Published in The New York Times, March 5, 1909
OMAHA GREEK HAS MRS. HEINZE’S PEARLS
Says He Found Them Outside the Knickerbocker Hotel,
Where He Was a Sweeper
THOUGHT PEARLS GLASS
He is Arrested for Trying to Sell Them –
Necklace Was Lost on Thanksgiving Night.
OMAHA, Neb., March 4 – John Savis, a Greek railroad laborer, was to-day arrested in Omaha for having in his possession a pearl necklace, the value of which has been variously estimated from $30,000 to $100,000, and supposed to have been lost by, or stolen from, Mrs. Otto C. Heinze at the Knickerbocker Hotel, New York City, on the night of Dec. 26, 1908. The Greek to-night is in the city jail, while the necklace lies in a safe deposit vault awaiting positive identification.
Savis claims to have been formerly employed at the Knickerbocker as a sidewalk man, and says he found the necklace in the driveway, about the middle of December, nearly a month after it was lost by Mrs. Heinze. He says he showed the jewel to employees of the Knickerbocker, and continued working there until Feb. 1, when he started west. He did not know the value of the pearls, he says, and was assured in New York that they were only glass beads.
Savis walked into a jewelry store this afternoon and stepping up to the manager extended a dirty hand in which lay a pearl the size of a pigeon egg.
“What will you pay for that?” he asked. At a glance the jeweler saw that the object was a flawless pearl. On examination he also saw that the pearl had been drilled as though it had been one of a necklace.
The Greek was engaged in conversation and finally told the jeweler that he had a handful of them and would bring them to him later in the day.
In the meantime, the jeweler gave a signal to an employee who quickly informed the police. While the Greek was talking to the jeweler two detectives entered the store and, grabbing the Greek from either side, pinioned his arms.
Savis put up a good fight, and attempted to draw a pistol. He was quickly handcuffed, and a revolver taken from him. At the police station he refused to talk, and a thorough search of his person was made for the ‘handful’ of pearls he had assured the jeweler he had.
Wrapped up in cotton batting and tied around his waist next to the skin, the pearls were found still strung on the thin gold wire chain. Savis had taken the largest one to the jeweler. There are sixty-three of the pearls, and the clasp is of gold, studded with a number of diamonds of seven-eighths carat. The pearls are perfectly matched, ranging from the size of a pea up to the centre one, which is as large as a fair-sized marble.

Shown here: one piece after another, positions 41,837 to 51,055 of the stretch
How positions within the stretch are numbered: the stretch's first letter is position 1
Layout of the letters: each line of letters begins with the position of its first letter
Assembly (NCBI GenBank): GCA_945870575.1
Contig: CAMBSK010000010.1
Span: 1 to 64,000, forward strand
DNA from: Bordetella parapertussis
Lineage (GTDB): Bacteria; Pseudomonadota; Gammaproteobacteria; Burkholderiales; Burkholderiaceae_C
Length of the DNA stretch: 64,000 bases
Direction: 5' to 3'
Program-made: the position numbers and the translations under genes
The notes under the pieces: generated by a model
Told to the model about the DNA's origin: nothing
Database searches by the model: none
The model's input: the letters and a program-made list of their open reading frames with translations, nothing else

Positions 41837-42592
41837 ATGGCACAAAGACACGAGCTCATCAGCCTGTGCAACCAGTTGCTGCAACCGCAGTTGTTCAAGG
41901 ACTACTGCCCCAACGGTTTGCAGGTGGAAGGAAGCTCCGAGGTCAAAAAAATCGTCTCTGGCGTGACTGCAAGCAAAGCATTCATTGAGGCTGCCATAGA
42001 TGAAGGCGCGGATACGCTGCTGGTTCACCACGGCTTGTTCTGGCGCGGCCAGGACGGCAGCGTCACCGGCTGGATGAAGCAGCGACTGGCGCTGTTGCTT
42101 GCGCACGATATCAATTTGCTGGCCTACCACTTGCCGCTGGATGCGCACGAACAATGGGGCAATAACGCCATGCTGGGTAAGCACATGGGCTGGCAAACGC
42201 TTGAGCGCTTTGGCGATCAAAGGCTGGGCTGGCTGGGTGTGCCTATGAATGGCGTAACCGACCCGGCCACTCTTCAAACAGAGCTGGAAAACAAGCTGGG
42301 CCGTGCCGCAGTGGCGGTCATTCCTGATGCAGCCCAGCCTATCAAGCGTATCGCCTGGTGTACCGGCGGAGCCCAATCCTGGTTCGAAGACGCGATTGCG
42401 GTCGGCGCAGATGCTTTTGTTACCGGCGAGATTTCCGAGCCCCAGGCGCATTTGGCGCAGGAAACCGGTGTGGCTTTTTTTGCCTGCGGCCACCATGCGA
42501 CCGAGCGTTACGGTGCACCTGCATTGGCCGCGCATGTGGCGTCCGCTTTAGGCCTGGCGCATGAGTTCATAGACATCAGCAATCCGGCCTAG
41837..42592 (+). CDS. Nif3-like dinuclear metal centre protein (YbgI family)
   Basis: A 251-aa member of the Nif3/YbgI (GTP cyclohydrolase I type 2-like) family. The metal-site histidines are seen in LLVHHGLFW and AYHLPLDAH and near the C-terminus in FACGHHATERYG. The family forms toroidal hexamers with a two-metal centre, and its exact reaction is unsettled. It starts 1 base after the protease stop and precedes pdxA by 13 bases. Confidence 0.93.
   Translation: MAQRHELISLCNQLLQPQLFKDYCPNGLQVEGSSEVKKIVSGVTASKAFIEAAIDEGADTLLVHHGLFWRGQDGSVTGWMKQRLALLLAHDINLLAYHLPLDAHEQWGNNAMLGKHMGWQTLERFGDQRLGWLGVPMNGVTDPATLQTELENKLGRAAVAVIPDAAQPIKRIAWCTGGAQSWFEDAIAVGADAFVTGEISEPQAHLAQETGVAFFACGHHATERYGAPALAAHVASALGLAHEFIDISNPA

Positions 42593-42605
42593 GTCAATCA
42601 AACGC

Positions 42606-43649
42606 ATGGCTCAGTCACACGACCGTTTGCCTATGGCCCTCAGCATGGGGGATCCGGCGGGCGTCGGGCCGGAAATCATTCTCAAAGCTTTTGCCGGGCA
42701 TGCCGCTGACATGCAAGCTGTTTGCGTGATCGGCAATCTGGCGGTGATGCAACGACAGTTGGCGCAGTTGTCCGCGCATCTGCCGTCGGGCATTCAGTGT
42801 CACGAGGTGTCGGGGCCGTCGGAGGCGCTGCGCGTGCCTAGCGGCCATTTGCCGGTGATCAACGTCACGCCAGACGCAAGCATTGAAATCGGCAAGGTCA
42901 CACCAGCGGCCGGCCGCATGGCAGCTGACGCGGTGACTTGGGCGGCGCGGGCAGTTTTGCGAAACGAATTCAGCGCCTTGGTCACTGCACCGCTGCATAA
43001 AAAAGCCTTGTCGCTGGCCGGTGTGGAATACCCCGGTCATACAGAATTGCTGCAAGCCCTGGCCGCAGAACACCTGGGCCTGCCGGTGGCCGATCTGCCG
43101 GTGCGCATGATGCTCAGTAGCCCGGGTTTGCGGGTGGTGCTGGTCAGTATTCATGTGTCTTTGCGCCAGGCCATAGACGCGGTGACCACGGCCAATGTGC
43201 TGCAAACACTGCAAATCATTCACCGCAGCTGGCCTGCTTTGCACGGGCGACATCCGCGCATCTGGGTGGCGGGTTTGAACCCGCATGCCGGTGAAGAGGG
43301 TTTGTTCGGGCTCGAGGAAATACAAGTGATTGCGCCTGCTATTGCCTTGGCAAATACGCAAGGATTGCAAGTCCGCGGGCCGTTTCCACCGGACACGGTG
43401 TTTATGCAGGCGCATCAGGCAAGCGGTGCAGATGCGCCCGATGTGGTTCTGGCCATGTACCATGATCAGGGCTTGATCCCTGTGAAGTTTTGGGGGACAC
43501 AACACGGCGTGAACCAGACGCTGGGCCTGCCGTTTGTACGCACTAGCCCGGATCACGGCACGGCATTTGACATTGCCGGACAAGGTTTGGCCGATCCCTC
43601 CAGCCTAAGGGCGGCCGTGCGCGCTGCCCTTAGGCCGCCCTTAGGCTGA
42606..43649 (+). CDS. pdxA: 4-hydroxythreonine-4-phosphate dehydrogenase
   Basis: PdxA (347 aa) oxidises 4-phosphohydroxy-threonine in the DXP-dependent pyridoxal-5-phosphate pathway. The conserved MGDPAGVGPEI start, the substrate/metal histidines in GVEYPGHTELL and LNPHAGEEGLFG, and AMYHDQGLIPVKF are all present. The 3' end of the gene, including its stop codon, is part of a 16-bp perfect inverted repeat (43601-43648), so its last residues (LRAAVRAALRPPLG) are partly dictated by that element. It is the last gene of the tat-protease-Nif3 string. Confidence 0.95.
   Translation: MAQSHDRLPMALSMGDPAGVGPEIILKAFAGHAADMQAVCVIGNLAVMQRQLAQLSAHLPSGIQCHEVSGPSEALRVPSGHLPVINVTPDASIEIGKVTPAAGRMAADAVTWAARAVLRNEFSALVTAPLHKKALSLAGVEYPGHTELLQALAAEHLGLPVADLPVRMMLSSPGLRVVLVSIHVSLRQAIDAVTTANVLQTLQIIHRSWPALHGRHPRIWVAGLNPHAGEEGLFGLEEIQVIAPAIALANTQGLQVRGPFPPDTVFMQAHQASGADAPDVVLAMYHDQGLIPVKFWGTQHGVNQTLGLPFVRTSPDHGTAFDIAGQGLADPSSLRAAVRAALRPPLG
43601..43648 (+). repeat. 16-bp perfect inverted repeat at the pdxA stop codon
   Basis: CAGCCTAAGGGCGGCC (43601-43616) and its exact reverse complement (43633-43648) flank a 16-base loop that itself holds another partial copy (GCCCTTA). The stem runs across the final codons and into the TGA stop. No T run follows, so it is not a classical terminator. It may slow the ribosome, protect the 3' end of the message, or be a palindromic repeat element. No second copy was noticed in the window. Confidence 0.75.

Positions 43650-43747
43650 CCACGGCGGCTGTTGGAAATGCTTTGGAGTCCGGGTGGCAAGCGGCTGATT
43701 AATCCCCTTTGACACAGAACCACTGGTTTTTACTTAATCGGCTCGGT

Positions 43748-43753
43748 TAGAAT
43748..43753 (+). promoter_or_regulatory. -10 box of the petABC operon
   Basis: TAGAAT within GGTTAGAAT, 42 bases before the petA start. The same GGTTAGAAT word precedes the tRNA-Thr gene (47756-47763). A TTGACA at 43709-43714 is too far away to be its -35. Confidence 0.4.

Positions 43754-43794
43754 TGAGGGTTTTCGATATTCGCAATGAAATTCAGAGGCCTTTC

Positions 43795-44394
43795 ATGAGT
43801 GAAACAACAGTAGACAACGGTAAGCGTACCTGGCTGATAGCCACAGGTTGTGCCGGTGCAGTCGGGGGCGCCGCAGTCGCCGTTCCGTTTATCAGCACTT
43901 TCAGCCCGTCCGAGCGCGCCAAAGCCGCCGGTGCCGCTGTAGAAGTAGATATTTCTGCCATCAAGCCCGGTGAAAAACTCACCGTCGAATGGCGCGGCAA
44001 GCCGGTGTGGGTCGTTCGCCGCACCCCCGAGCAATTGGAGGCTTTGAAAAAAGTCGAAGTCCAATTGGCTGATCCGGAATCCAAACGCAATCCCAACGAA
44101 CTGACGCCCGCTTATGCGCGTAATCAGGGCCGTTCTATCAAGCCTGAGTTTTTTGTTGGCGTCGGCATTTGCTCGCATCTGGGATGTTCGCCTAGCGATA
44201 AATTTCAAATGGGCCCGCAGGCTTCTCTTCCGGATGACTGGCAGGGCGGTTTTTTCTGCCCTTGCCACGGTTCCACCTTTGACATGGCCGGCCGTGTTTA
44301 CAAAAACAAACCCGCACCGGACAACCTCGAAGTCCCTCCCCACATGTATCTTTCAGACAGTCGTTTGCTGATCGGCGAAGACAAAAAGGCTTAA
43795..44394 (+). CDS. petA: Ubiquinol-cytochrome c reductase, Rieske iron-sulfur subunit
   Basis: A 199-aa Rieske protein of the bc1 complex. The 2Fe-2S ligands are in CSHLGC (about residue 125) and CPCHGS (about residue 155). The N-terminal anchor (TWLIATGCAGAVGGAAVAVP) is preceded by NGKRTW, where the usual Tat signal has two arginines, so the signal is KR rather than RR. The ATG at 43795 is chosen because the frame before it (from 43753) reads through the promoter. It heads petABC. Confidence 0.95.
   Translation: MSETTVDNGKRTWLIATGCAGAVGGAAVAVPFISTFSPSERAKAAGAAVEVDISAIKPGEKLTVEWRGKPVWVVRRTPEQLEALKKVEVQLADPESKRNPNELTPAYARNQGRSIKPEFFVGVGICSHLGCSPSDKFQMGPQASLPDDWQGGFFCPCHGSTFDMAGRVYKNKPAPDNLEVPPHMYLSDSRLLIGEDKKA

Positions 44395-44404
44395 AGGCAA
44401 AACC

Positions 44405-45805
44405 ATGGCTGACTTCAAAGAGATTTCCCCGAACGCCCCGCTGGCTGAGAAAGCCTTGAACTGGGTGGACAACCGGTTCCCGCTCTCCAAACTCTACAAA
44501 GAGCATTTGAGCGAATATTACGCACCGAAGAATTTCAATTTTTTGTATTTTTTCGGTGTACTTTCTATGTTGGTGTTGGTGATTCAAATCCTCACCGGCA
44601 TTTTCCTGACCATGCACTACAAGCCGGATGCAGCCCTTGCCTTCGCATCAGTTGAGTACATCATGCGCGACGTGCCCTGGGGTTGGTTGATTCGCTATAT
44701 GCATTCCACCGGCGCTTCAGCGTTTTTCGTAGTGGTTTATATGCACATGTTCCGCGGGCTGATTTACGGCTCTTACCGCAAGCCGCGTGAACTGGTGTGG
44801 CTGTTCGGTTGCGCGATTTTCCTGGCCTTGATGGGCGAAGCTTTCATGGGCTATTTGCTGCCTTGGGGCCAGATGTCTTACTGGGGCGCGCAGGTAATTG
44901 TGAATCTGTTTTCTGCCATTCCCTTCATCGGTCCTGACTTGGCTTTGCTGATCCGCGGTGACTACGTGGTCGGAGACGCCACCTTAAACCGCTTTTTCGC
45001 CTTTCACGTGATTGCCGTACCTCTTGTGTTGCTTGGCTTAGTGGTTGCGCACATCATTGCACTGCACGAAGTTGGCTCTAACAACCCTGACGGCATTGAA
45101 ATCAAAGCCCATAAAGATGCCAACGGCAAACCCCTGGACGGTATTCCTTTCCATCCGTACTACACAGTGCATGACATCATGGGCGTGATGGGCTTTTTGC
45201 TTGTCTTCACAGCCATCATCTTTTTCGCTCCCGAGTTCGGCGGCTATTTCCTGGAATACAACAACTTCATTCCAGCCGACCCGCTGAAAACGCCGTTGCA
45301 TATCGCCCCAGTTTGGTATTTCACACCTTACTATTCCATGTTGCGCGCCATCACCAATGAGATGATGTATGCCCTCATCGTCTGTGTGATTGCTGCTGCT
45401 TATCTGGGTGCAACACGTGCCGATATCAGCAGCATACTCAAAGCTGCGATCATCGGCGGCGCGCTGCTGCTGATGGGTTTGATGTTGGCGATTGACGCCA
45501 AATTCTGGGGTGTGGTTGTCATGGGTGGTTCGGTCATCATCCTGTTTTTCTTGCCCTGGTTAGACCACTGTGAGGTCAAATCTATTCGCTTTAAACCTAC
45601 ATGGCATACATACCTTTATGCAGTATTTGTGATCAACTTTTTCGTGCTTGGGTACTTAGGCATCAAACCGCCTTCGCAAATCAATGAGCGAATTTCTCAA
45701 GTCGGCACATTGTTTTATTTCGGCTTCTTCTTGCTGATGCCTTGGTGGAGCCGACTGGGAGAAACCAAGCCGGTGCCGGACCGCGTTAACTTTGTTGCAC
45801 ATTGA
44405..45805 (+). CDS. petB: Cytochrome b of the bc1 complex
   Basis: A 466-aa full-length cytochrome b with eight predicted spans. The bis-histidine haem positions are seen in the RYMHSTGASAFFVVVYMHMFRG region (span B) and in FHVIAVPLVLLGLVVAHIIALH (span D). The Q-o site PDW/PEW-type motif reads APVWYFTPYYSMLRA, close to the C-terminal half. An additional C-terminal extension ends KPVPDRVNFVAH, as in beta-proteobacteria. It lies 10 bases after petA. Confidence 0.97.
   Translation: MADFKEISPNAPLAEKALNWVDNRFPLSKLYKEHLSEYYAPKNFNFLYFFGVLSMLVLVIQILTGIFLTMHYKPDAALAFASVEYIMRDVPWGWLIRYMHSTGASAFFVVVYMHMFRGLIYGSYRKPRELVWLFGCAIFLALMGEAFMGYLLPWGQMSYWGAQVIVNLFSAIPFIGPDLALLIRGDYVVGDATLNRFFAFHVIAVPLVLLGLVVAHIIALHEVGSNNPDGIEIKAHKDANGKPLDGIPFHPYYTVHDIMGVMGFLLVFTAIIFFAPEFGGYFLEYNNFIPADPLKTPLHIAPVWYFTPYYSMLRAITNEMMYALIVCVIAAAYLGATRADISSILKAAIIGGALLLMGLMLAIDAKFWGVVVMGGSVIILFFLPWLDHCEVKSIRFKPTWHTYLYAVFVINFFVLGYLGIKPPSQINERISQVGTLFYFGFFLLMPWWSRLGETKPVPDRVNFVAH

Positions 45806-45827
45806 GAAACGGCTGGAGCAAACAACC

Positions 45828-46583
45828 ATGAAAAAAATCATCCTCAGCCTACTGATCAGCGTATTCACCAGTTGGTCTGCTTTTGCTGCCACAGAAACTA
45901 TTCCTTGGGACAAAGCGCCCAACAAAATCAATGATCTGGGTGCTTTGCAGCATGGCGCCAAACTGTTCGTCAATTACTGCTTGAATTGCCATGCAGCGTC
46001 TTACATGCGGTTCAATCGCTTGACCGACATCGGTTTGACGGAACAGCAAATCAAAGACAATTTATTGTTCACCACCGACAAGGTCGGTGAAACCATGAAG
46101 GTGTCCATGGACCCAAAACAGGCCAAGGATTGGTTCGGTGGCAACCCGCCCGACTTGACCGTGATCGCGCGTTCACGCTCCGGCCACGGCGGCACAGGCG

Savis’s explanation is as follows:
“I worked at the Knickerbocker Hotel as sidewalk man. About the middle of December, one night, I found the necklace near the driveway, which in the Summer is grass. The next day I showed it to people around the hotel. They said it was glass beads.
“I worked at the Knickerbocker until the middle of February, and then I quit to come to Omaha. Some Greeks here who cannot talk English wrote me to come and act as interpreter for a railroad gang. I came here two weeks ago. I thought I would see if I couldn’t sell the beads for almost anything. I took them to one watchmaker and he said they were worth about 30 cents. Then I went to Joe Mandanis, the Union Pacific interpreter, and he told me to go to another jeweler. I did and they arrested me.
“If I had known the value of the pearls and had wanted to steal them I would not have come to Omaha. I would have gone to Europe.”
The police believe that Savis did not know the full value of his find, but that he considered them valuable is shown by the care he took to conceal them on his person.
Mrs. Otto C. Heinze of 14 East Seventy-second Street, wife of the banker and broker Otto C. Heinze, lost a necklace of sixty-three matched pearls of fine luster on Thanksgiving night, Nov. 26 last. With her husband and several relatives she had attended a performance at the Astor Theatre and later dined at the Hotel Knickerbocker. Mr. Heinze was certain that he had seen the necklace on his wife’s dress in the grill room of the hotel, and when, shortly after midnight, the loss of the necklace was discovered the matter was reported to the hotel management.
A thorough search of the waiters and maids in the hotel was made by the Pinkerton and city detectives, lasting through several days, but the necklace could not be found. A reward of $1,000 was offered for its return.
“No one by the name of Savis was employed at this hotel,” said P.G. Geier, assistant manager of the Hotel Knickerbocker, last night. “He was probably a street cleaner, who found the necklace where it had fallen in the street when Mrs. Heinze stepped into a cab. After the careful search we made I felt certain that it had not been lost in the hotel.”
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